• embracing COLLABORATION
    Professionals are using drones/ unmanned vehicles to accomplish a task. To do this, simple data delivery often is not enough anymore, but the efficiency of the overall workflow is important. Such users increasingly are looking to develop well-tuned/ highly integrated systems, e.g. with GIS or industrial inspections. Since not everyone can/ needs to be an expert in every last aspect he has to deal with, collaboration is used to achieve increasingly complex tasks.
    Beyond having an autopilot, periphery and sensors are needed. Universal protocols and setting standards which allow for easy, repeatable, performant, reliable, and versatile integration of systems will facilitate adoption.
    If this project’s horizon is widened and forward-looking towards creating an ecosystem with payload APIs, and an active, collaborative outreach to manufacturers and service providers takes place, that will increase trust by users/ integrators, and they are more likely to fund this project (as such a commitment/ development underscores that this project unlikely will just be gone in a year’s time).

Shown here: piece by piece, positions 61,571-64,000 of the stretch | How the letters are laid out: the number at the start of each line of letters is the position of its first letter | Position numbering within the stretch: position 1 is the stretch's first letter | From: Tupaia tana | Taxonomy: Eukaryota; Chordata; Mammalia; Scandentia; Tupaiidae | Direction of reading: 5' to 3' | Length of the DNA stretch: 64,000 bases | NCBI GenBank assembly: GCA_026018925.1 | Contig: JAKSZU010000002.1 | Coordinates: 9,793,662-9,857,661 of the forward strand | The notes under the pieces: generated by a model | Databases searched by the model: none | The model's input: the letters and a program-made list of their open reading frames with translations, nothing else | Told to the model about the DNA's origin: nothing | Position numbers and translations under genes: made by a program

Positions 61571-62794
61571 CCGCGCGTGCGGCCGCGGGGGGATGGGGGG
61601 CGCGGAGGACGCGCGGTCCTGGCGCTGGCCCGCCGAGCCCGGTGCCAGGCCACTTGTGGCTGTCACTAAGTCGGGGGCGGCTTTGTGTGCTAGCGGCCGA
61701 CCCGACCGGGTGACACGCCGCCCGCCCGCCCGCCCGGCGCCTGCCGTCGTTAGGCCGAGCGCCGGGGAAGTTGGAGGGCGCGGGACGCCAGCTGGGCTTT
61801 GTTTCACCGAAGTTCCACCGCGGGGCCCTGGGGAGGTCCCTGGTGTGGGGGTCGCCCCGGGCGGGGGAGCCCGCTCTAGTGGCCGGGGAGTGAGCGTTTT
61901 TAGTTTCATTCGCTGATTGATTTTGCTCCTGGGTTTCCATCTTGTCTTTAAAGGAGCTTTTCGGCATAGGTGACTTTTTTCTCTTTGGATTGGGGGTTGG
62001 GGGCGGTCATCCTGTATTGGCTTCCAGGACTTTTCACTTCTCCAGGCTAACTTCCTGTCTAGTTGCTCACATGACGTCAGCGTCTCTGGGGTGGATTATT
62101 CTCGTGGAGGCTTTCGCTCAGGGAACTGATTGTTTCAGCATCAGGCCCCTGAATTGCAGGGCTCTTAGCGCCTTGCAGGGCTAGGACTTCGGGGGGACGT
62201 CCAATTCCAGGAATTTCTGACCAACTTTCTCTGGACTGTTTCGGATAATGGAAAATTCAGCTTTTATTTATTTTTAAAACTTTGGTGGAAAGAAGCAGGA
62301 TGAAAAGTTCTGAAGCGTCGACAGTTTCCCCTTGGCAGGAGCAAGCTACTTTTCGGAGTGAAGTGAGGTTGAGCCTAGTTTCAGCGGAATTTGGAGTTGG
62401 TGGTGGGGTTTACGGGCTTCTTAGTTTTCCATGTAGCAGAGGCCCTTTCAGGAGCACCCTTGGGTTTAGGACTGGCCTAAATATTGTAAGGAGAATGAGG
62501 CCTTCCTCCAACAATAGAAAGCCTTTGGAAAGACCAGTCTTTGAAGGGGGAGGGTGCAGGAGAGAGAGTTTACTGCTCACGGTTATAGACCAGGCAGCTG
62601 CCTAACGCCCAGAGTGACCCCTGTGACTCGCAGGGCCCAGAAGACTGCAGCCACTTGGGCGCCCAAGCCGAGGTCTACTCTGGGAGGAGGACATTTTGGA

It will also allow and foster opportunities for collaboration with sensor and periphery manufacturers, and other services, e.g. Airmap, and sooner or later remote/ eID and UTM services.

Well, there is likely more to the “trust” aspect in the stated aim and this brief first view could easily be expanded. But I hope these thoughts make a small contribution to spelling out what aiming to be a trusted autopilot could entail and provide some guidance for increased focus to become the trusted autopilot ecosystem.